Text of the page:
Bad Financial Advice People Commonly Believe

By Last Updated: May 3, 2021
bad financial advice

As a financial advisor, I get asked a lot of questions. People wonder about the investment tidbits they read or the conventional financial wisdom they hear. Some of these I confirm are true, some could only be answered with “it depends,” and others are just foolish. Here is a list of bad financial advice people commonly believe.

  1. Don’t payoff your mortgage, keep the money in the market.

    We have written blogs and produced podcasts about this statement. My first question is always “who gave you this advice and was it in your best interest or theirs?”, because this is bad financial advice. Many financial advisors don’t want to lose on funds that they can bill thus some will make this recommendation. While it may make sense for a young person to not aggressively pay down the mortgage, the goal should always be to have it eliminated by retirement age. Retirement is all about cash flow. Not having debt will free you up to do things in retirement vs. pay for things in retirement. You will also have the highly sought-after financial peace of mind. You could face a major market event at some point during your retirement. In the middle of a major market correction, I always enjoy receiving — and I know the client prefers making — this phone call, “thank you for having us pay off our home, we are able to handle the markets with much less anxiety.”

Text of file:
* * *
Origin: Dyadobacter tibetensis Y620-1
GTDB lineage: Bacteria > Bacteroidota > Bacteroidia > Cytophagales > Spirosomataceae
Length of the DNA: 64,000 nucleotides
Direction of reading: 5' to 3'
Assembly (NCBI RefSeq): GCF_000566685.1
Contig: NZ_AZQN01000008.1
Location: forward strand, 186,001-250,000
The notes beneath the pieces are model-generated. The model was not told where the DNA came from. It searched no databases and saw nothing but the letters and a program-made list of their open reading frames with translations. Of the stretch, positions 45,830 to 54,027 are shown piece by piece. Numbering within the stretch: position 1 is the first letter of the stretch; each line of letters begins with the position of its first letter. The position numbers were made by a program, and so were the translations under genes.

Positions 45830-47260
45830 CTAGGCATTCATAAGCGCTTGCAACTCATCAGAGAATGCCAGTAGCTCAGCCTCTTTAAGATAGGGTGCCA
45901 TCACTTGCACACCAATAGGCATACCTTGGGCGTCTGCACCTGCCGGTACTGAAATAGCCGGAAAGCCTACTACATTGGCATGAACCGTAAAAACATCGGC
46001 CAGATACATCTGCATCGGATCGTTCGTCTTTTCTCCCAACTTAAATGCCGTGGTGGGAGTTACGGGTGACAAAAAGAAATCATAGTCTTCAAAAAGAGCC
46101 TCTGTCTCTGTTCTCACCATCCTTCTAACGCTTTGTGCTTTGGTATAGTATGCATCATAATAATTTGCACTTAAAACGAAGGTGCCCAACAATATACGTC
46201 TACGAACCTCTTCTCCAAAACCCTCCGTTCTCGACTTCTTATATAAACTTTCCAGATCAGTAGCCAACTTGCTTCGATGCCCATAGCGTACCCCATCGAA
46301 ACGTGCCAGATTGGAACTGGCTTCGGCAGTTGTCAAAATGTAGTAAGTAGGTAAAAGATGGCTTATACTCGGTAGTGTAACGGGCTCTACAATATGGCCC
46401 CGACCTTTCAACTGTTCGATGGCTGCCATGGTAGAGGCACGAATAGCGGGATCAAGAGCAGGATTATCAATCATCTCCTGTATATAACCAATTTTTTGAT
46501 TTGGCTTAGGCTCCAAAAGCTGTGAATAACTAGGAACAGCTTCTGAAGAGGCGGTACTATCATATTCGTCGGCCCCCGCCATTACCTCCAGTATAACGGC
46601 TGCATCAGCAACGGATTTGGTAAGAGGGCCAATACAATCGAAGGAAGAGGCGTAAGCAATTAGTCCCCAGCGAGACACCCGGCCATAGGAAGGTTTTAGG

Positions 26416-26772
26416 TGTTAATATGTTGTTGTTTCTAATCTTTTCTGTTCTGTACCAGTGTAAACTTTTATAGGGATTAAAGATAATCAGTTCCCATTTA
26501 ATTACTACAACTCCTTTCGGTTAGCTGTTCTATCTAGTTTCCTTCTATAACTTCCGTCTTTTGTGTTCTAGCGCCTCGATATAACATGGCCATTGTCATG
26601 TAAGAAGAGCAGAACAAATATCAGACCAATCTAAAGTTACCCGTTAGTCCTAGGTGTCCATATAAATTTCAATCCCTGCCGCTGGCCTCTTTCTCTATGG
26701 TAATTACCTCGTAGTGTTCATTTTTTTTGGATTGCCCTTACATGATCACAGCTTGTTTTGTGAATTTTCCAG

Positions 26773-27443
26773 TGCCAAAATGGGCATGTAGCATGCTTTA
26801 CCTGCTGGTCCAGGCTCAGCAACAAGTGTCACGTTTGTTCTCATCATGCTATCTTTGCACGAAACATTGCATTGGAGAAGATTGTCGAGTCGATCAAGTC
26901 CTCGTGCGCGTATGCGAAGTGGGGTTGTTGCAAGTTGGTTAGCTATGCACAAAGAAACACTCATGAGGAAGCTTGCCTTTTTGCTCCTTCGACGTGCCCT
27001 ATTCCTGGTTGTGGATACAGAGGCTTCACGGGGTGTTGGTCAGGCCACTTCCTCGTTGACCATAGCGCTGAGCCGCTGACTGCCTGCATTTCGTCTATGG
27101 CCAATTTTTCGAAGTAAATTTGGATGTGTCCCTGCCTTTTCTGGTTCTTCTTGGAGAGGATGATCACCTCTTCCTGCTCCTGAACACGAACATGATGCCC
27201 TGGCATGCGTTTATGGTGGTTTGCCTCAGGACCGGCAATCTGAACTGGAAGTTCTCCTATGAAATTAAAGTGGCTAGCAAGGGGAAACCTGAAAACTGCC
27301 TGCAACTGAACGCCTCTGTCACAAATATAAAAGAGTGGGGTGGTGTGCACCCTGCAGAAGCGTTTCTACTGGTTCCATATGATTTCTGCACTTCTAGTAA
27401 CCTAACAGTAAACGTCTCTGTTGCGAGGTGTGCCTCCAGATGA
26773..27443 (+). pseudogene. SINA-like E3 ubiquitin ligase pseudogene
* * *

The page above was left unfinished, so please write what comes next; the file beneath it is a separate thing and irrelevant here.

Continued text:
1. Buy an Annuity so you never lose money in the market.

    They should also add to this, “and never make much money either.” You should never buy an annuity for any reason and the person selling it to you should be in jail. It baffles me how annuity products and the people that sell them are not more closely regulated. Anytime you have a salesperson collecting 10% plus commission, targeting people over age 60 with low risk tolerance, and subjecting them to a 14 year surrender period and lots of never covered fine print, there should be big bold type on the signature line that states: “My interest and my firm’s interest are not aligned with your best interest. I am also collecting a large paycheck on this one transaction and you most likely will never hear from me again.” The solution is to get educated on how markets work, how annuities work and get the insurance company’s rate of return vs what they would be paying you. If this option still sounds appealing in your specific situation, be aware that even if the annuity does make money, you will still be passing on an estate tax to your beneficiaries.


  1. Buy a whole life policy to qualify for more college aid.